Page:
Many player's favourite flanger now since it captures so well that early Mistress High Frequency Shimmer that so many of us love. I had to do a fairly major re-jig of my pedalboard to accommodate this - and it's so worth it. It just sounds fantastic on every setting and has range and delicacy and stridency in equal measure however you want to apply it. Everything about this is quality - and it's really easy to dial in too. Note that I've swapped around some of the coloured knobs to actively remind me which groups of controls are particularly interactive. As long as you're happy with the size - I can't see how anyone would not love this - the name, graphic, colour-choices - everything about the pedal is gold - it's the high water mark of ThorpyFX - but then again all of the Thorpy pedals are great. Across ThorpyFX and Redbeard Effects I will have 10 of those pedals, with 6 on active duty in the chain - as you will see in my next post.
This time around it's the Big Cheese re-version with similar control topology to The Bunker mentioned above. Right footswitch acts as Tone Bypass, and bottom-right knob adjusts 'Balance' of output while in Tone Bypass mode. The new Field Marshal gives you more volume and more crank to the fuzz - somewhat extending the range of the original classic. I'm a considerable Fuzz fan and really love the tone and timbre Adrian and Dan have squeezed out of this one. It will be interesting for me to see which of these two new Thorpy releases ends up as the bestseller - it's way too hard to call right now - I really like the pair of them - but I haven't really got to grips with them yet - so I will report back later on which my own particular favourite is - it may be that they are simply wholly level pegging!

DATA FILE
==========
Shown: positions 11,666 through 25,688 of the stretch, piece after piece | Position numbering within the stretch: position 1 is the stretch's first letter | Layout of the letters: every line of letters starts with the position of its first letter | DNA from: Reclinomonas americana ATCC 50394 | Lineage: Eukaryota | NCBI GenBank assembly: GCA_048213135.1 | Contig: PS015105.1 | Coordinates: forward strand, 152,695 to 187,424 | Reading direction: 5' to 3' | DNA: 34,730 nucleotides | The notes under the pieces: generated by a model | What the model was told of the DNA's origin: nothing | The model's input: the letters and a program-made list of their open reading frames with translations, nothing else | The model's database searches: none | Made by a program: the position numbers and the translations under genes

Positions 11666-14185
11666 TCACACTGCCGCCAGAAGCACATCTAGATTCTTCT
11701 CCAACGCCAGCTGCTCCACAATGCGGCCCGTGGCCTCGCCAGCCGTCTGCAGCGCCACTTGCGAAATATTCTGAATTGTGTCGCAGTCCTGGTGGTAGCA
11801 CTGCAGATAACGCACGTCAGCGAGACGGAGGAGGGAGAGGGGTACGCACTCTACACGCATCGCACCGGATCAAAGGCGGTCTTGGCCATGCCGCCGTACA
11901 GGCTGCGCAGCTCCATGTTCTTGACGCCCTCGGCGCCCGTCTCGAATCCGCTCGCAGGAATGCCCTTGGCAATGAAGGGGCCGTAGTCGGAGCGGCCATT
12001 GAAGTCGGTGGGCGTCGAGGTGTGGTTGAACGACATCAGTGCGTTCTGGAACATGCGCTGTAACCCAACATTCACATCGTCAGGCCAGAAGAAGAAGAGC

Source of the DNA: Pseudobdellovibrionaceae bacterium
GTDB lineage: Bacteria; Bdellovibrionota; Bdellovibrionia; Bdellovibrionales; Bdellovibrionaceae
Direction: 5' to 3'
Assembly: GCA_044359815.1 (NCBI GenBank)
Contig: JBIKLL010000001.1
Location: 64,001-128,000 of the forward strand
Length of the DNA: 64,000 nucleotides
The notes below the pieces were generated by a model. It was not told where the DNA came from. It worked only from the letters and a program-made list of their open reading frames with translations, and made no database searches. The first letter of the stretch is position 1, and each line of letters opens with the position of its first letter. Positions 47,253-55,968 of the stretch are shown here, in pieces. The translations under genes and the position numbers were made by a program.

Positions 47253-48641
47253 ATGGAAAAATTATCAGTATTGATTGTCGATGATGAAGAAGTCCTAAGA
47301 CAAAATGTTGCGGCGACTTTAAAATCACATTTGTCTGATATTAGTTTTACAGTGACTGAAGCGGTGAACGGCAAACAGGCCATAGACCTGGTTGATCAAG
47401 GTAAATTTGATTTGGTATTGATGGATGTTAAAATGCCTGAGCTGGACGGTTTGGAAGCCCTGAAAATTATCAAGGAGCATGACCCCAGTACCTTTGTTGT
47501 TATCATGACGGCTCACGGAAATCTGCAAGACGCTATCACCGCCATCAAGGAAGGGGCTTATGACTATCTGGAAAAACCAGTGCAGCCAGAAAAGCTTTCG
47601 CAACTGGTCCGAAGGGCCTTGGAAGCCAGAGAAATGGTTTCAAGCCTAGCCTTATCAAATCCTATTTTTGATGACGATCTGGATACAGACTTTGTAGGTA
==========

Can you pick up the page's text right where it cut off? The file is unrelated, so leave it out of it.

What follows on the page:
My favourite of the 3 new Vs Audio pedals - where I actually like each in their own way, but would be most likely to acquire this and the Aftermath Distortion + Boost. The Alchemy is a gorgeous sounding analog BBD type Chorus using re-issued MN3207 chips to deliver those shimmery tones. The magic here is not just the tone of the pedal or the simplicity of control via just 4 knobs, but the fact that the second footswitch activates and lets you scroll through 6 presets. So while the pedal lacks tap-tempo which I love on my current incumbent - the Chase Bliss Warped Vinyl MKII - the 6 presets sort of more than meet that challenge with a versatility all of their own. I've been toying with rotating in a Boss DC-2W which I will definitely be getting in this year - now I might also be rotating in a Vs Audio Alchemy on that slot - we shall see.
Interestingly this has a $50 premium over the similar looking Keeley Eccos - which by and large is a very similar pedal. I feel both the Eccos and the Mako D1 are exceptional delay pedals at any size - and that they are fully stereo with various modes, dual-footswitches and presets is just category-leading for such a compact enclosure format. When the Keeley Eccos arrived I proclaimed it the outright champion in that form factor - but it has a real contender in the D1 which is its equal in most things and better in other areas - while the same thing could be said the other way around too. I much prefer the Walrus control topology - its version of secondary function control is much easier to comprehend and apply - and overall the setup on that pedal seems more straightforward - with the presets and 5 modes. The Eccos though has that amazing Flange style modulation which sounds so sweet on the repeats - you have probably the stronger core algorithm on the Eccos competing with the greater versatility and variety of the D1 - it's too hard to call - I've pondered on this for a long while and these two pedals are totally neck-and-neck for me - the obvious answer is get both, while other players will likely have specific criteria and preferences for one or the other - and of course the Walrus Audio one is $50 dearer too - control-wise though it probably is preferable - but overall it's still very much in the balance.